Paul Brodeur’s "The Cruel Saga of Asbestos Disease"

Asbestos Victims the Product of Corporate Misconduct

LOS ANGELES, CA - March 18, 2005 - Asbestos harmed insulators, construction laborers, and other workers; crippled the town of Libby, Montana; and may have contaminated millions of homes and buildings, Paul Brodeur notes in his article, "The Cruel Saga of Asbestos Disease." He calls on Congress to realize that asbestos diseases pose a continuing health crisis. He also urges our lawmakers to consider the plight of asbestos victims rather than the needs of companies who made asbestos products and deceived the public. The current proposal of a $140-billion trust fund for those suffering from cancers and other asbestos diseases is not nearly enough to compensate present and future asbestos victims and their families, he concludes.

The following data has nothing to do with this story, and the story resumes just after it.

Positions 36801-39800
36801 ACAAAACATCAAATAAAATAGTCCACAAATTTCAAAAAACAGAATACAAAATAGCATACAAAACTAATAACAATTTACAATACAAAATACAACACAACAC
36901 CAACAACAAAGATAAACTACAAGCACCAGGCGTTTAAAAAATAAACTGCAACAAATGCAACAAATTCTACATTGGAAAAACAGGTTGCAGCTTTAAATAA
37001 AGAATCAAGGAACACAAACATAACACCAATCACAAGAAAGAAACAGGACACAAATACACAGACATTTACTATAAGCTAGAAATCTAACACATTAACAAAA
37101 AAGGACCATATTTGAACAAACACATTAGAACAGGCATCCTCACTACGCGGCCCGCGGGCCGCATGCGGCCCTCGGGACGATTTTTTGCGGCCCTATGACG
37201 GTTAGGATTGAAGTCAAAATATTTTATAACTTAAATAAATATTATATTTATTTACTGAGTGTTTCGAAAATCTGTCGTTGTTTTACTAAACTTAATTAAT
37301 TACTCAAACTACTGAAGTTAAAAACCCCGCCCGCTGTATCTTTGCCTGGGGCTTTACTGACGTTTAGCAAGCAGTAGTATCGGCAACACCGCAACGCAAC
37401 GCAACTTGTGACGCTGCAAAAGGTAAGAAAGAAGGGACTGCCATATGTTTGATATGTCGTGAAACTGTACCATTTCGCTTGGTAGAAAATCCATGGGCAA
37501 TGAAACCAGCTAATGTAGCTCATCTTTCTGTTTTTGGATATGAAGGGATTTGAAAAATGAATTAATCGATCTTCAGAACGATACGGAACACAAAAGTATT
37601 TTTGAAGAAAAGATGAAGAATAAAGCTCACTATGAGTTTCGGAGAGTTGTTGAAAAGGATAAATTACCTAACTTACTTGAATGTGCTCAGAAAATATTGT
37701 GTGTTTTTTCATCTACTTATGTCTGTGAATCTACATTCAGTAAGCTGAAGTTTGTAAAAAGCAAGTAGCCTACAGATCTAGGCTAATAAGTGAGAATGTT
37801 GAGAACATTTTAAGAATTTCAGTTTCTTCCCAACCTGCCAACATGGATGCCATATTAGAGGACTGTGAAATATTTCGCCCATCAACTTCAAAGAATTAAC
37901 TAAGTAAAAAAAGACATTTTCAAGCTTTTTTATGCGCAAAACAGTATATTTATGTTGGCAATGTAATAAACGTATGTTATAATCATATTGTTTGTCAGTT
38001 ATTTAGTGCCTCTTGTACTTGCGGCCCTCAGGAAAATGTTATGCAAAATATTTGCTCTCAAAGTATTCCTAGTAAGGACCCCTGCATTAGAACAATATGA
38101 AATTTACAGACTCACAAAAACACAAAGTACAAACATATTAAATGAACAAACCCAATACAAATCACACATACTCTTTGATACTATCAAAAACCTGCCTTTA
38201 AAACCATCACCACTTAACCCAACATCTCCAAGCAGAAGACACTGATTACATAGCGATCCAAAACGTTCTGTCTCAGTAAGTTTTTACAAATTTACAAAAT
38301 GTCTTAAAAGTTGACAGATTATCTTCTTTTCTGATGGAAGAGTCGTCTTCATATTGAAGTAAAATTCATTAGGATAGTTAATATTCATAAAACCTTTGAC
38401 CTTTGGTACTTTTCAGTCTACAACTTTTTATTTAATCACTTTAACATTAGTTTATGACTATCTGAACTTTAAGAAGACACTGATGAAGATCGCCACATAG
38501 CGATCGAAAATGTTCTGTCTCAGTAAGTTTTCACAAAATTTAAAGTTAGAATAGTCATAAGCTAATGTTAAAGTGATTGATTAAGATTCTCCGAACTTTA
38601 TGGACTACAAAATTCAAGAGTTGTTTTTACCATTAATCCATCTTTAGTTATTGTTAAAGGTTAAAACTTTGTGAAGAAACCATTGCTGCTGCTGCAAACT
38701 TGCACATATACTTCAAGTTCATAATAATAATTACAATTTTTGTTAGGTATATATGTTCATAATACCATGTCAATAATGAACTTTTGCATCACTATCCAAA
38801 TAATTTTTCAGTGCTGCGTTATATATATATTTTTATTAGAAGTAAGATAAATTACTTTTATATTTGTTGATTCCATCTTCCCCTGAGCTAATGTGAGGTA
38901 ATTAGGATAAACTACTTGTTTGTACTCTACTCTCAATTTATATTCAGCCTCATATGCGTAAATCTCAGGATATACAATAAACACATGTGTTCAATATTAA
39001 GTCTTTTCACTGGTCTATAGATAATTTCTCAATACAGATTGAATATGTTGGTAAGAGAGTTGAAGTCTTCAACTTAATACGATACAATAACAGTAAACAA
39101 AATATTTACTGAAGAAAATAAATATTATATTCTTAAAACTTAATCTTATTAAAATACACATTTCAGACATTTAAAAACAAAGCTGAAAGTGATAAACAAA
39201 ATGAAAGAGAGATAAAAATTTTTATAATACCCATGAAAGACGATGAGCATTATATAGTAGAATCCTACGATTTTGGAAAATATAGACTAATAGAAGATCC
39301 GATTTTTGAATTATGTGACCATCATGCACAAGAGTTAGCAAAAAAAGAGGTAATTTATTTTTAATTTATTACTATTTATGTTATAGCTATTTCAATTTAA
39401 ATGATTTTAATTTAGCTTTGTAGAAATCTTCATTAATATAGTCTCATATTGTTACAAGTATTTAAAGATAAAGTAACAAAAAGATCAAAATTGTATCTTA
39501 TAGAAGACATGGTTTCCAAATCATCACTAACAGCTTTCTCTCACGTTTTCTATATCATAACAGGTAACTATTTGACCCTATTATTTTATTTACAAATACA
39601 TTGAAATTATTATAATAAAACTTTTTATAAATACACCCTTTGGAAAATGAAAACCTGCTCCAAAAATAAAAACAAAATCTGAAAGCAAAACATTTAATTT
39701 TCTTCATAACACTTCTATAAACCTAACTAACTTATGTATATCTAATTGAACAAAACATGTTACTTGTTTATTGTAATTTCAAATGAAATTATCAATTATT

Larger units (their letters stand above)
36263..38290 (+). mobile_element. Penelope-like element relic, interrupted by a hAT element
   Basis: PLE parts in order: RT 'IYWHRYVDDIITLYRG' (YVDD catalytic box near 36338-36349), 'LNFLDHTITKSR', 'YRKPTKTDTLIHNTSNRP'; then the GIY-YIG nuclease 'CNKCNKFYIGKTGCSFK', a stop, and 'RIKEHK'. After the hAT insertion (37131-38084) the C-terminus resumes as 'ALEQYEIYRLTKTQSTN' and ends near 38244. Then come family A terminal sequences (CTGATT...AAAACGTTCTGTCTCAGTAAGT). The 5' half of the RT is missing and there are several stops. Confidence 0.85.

A staff writer at the New Yorker for many years, Mr. Brodeur is the author of "Outrageous Misconduct: The Asbestos Industry on Trial" (Pantheon, 1985) and three other books about the dangers of asbestos. "The Cruel Saga of Asbestos Disease" was first published in the Los Angeles Times on February 18, 2005. We have reproduced the article with Mr. Brodeur's permission.

For more information about asbestos exposure and who contracts asbestos diseases, see Risk Factors for Asbestos Disease.